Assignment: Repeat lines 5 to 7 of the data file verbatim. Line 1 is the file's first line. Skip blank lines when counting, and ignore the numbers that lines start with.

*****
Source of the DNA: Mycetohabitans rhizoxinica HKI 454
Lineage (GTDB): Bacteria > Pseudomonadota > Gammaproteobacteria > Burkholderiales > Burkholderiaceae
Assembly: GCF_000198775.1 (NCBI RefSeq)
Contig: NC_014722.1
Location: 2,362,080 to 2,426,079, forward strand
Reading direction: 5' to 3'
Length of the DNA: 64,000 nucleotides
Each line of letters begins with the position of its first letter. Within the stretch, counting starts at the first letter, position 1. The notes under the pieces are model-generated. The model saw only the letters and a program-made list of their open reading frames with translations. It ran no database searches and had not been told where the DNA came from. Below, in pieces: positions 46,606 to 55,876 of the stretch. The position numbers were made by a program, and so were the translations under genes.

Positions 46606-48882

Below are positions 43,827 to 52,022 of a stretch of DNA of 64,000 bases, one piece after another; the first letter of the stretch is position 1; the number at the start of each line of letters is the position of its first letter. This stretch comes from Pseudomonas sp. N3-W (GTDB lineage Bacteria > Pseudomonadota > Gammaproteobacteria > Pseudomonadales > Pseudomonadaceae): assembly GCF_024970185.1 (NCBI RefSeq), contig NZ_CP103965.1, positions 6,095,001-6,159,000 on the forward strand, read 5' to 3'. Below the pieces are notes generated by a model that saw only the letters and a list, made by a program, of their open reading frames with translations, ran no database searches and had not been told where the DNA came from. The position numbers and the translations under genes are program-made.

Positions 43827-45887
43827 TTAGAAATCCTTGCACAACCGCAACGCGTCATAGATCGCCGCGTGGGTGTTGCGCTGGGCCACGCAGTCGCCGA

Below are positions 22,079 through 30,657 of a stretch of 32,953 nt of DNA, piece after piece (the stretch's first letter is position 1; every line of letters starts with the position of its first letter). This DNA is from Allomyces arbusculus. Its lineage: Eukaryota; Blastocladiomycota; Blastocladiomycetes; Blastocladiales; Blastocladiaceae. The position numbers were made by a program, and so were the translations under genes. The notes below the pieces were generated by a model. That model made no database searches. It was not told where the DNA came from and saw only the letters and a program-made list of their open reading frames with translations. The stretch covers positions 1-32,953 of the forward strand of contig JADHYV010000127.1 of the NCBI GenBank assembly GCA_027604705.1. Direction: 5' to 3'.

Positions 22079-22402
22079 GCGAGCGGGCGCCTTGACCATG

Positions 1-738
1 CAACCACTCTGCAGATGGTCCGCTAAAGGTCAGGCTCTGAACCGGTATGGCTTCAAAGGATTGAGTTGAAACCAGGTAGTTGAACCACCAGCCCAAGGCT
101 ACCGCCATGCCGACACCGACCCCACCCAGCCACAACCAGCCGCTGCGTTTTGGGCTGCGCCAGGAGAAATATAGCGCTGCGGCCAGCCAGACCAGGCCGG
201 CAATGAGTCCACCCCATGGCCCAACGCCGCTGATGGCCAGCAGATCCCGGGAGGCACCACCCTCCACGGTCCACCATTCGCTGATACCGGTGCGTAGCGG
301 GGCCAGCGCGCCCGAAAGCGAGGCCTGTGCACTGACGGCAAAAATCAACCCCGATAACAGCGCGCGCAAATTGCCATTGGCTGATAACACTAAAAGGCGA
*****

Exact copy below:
Location: 2,362,080 to 2,426,079, forward strand
Reading direction: 5' to 3'
Length of the DNA: 64,000 nucleotides